How Tom Cruise & Co. pulled off that one-shot skydiving sequence in Mission: Impossible — Fallout
WARNING: The following contains spoilers for Mission: Impossible — Fallout.
It’s a good thing Tom Cruise and Mission: Impossible — Fallout director Christopher McQuarrie speak their own language.
No, really: The pair, who have collaborated on seven films (including Fallout and Rogue Nation), know how to communicate without speaking in full sentences, or even words. “We’ve developed a shorthand to where the other actors don’t really understand the language we’re speaking anymore,” McQuarrie says, laughing. “We kind of look at each other and go, ‘Yeah?’ ‘Ah!’ “Mmhmm,’ ‘Uh, right, with the thing.’ And Rebecca Ferguson is standing there going, ‘You understand that no one else knows what you’re talking about.’ But to Tom and I, it’s so completely clear.”
That shorthand helped the two pull off the franchise’s latest jaw-dropping practical stunt: a HALO (High Altitude-Low Opening) jump in the first act of the film. After all, they were the only ones who thought it could be done. “Everybody told [Tom] that it was impossible, but now I’m just accustomed to it,” McQuarrie says. “There’s always somebody willing to tell Tom Cruise, ‘Hey, you know you can’t do that. And I just look at them and go, ‘This is your first Tom Cruise movie, isn’t it?'”
Below, the director takes us through the steps to capturing the scene.
It wasn’t just about jumping out of a plane at 25,000 feet. It was also about lighting, camera technique, and selling the action. (Remember: the sequence involves Ethan rescuing Henry Cavill’s August Walker mid-air.)
Then again, McQuarrie was the one who wanted to pull off the jump at dusk and in one shot. “It couldn’t be too bright, and it couldn’t be too dark, so we had an envelope of exactly three minutes of available light every day,” he explains. “If Tom didn’t get the shot, that’s it, we came back the next day and did it all over again. We got exactly one take every day. So all day we would rehearse and then at dusk, you’d have one opportunity to get the shot.”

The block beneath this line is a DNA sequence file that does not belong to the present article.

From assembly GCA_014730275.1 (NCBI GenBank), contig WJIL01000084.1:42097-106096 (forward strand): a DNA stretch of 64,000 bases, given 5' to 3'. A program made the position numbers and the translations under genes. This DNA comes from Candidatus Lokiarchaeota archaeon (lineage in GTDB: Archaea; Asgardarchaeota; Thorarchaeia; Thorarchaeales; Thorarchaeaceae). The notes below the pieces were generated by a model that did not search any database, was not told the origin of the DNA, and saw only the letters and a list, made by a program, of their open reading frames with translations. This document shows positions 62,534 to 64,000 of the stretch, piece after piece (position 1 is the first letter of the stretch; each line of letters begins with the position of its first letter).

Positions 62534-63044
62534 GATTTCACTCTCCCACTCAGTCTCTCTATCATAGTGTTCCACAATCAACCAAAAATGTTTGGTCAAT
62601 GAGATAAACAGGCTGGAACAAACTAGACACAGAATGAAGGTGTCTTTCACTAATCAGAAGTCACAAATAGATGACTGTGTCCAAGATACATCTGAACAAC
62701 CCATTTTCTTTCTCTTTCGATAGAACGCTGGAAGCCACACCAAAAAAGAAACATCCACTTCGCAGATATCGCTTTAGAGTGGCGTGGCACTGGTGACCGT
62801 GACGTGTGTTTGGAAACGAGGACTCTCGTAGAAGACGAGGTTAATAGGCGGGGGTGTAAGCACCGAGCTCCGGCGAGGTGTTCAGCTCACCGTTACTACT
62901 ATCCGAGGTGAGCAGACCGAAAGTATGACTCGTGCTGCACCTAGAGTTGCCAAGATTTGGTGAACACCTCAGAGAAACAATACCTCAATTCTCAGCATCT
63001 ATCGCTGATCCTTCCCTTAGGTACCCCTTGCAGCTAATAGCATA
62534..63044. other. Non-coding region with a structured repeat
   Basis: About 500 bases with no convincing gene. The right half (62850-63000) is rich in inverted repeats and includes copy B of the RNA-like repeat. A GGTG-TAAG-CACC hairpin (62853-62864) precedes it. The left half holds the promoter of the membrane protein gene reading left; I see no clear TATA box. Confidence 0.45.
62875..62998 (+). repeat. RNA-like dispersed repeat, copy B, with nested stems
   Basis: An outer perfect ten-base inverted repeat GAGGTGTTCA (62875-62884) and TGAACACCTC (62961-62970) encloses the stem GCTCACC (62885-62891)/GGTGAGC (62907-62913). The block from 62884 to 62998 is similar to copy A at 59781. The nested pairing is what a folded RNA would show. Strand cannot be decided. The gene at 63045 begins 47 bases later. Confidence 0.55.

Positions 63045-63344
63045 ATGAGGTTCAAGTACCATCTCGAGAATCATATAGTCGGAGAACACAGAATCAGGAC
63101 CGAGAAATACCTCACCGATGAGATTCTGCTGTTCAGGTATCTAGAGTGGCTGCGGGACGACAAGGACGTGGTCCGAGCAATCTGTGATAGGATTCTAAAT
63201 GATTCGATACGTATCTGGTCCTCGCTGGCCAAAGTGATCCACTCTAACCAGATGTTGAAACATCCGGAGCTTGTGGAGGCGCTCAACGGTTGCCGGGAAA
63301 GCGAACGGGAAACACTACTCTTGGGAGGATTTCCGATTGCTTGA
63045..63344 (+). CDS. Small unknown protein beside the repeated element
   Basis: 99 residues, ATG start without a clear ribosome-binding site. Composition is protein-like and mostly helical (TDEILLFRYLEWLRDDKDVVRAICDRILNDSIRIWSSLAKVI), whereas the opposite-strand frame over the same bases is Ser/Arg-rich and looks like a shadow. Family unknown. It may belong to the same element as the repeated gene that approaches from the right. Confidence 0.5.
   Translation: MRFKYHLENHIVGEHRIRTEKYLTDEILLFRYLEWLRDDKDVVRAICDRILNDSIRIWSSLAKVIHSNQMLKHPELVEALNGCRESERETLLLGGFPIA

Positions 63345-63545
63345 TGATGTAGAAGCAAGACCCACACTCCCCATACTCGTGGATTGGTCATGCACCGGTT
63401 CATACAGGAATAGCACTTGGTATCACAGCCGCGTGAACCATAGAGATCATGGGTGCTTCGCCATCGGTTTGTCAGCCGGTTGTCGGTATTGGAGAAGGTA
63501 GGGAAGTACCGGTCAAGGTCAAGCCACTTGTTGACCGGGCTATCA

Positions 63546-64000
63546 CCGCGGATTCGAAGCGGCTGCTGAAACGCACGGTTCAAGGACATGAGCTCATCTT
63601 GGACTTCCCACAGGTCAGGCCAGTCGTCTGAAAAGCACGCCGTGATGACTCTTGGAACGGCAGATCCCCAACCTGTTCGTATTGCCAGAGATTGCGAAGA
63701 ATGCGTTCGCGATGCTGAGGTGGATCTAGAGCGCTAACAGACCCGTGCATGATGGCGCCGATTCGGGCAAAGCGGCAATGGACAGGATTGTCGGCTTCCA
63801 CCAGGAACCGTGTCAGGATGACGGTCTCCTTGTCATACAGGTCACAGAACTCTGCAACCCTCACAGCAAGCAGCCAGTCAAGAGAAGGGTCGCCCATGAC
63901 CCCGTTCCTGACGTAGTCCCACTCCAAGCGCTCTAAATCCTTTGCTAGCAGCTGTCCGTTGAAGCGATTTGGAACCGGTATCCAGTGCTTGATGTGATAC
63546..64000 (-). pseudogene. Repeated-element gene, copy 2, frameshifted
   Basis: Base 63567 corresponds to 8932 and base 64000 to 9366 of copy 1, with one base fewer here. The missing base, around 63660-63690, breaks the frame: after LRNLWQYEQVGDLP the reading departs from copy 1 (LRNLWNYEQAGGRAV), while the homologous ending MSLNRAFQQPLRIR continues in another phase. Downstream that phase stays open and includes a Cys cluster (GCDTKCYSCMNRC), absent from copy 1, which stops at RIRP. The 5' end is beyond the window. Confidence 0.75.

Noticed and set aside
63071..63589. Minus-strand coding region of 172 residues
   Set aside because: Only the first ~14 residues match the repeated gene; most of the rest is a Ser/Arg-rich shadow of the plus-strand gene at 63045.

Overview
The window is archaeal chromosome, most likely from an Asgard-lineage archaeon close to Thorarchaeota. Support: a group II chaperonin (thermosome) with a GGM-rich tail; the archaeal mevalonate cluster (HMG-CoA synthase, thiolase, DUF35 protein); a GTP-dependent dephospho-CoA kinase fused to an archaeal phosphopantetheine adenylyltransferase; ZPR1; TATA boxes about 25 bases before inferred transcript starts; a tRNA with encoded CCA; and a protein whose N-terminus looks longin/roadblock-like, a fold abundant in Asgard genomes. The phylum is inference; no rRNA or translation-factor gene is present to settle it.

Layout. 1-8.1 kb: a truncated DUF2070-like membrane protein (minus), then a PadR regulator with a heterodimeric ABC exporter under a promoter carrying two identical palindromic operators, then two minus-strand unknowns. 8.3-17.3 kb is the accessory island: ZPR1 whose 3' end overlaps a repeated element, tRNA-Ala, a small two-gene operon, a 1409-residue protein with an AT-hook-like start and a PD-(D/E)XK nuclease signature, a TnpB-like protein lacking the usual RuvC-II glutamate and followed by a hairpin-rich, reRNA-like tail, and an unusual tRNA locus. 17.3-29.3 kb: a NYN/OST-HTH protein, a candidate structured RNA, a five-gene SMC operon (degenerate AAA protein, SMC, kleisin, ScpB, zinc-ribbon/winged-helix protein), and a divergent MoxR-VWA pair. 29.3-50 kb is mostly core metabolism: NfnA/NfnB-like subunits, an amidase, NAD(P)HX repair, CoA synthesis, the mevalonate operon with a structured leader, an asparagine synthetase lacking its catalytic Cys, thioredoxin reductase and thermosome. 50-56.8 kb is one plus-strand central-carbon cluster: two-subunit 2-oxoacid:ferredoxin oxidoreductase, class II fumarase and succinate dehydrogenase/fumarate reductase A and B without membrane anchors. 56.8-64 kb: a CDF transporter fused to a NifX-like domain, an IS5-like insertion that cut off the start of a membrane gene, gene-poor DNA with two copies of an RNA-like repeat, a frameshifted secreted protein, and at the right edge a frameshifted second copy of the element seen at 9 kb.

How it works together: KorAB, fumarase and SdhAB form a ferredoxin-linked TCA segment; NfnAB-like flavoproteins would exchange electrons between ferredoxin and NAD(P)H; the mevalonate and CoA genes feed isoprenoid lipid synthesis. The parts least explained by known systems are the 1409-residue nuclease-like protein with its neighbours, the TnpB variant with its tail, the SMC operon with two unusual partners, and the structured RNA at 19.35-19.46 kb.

He also needed Cruise to not only leap out of a massive military cargo plane, the C-17 Globemaster, but also act, portraying Ethan’s desperation as he tries to deliver oxygen to a reckless, passed-out Walker. “There’s a fair bit of action happening within it, and that’s what made it so complicated to shoot,” he says. “We didn’t want cuts, so you had to be able to choreograph all of this action while following it anywhere from 120 to 200 miles an hour.”
Even before testing jumps, the team needed to have the right suits — and more importantly, the right helmets. (If you can’t see Cruise’s face, how do you know he’s the one pulling off the stunt?) McQuarrie says a helmet was created just for the film that would light Cruise and Cavill’s faces correctly (see below), as well as — more importantly — keep Cruise alive as he did the jump. “That’s not just a prop,” McQuarrie points out. “It’s a proper life-saving device.”
A life-saving device that could have just as easily ended lives as well. The director says that as they were fitting the helmet with lights, they worried that if the lights sparked, Cruise’s head would catch on fire. To avoid that scenario, the helmets were tested at an even higher altitude of 35,000 feet. “All of it was tested very rigorously,” he explains. “The oxygen bottle, the flight suit, the parachute, all of it was scratch-built specifically for that sequence before Tom began doing his skydiving training.” He pauses, then laughs. “It was another kind of impossible.”
The Final Product
After rehearsing first with a wind machine, Cruise and McQuarrie moved on to testing actual jumps. In the end, Cruise did 105 (105!) jumps total — with camera operators around him and the Earth hurtling toward them all — in order to achieve the shot.
McQuarrie, though, hesitates to call this stunt the biggest he and Cruise have ever accomplished; after all, he was there when Cruise held onto the side of a plane, and in Fallout, he had Cruise pilot a helicopter in a fight against another helicopter. Is the HALO jump really better than them all? “It’s very difficult to say what is the quote-unquote biggest,” he muses. “They’re all complex, they’re all difficult, and they’re all extremely dangerous. All of them require specific training, and every time we did one, we kept saying, ‘This is the stunt.’ And then we’d get another!”
In fact, they wound up shooting so many dangerous sequences over the course of filming Fallout that McQuarrie admits they had to leave a stunt or two on the cutting room floor. “There was just simply too much movie,” he concedes, laughing.
At least all that effort for the HALO jump — more of which can be seen below — made it in:
Mission: Impossible — Fallout is now in theaters.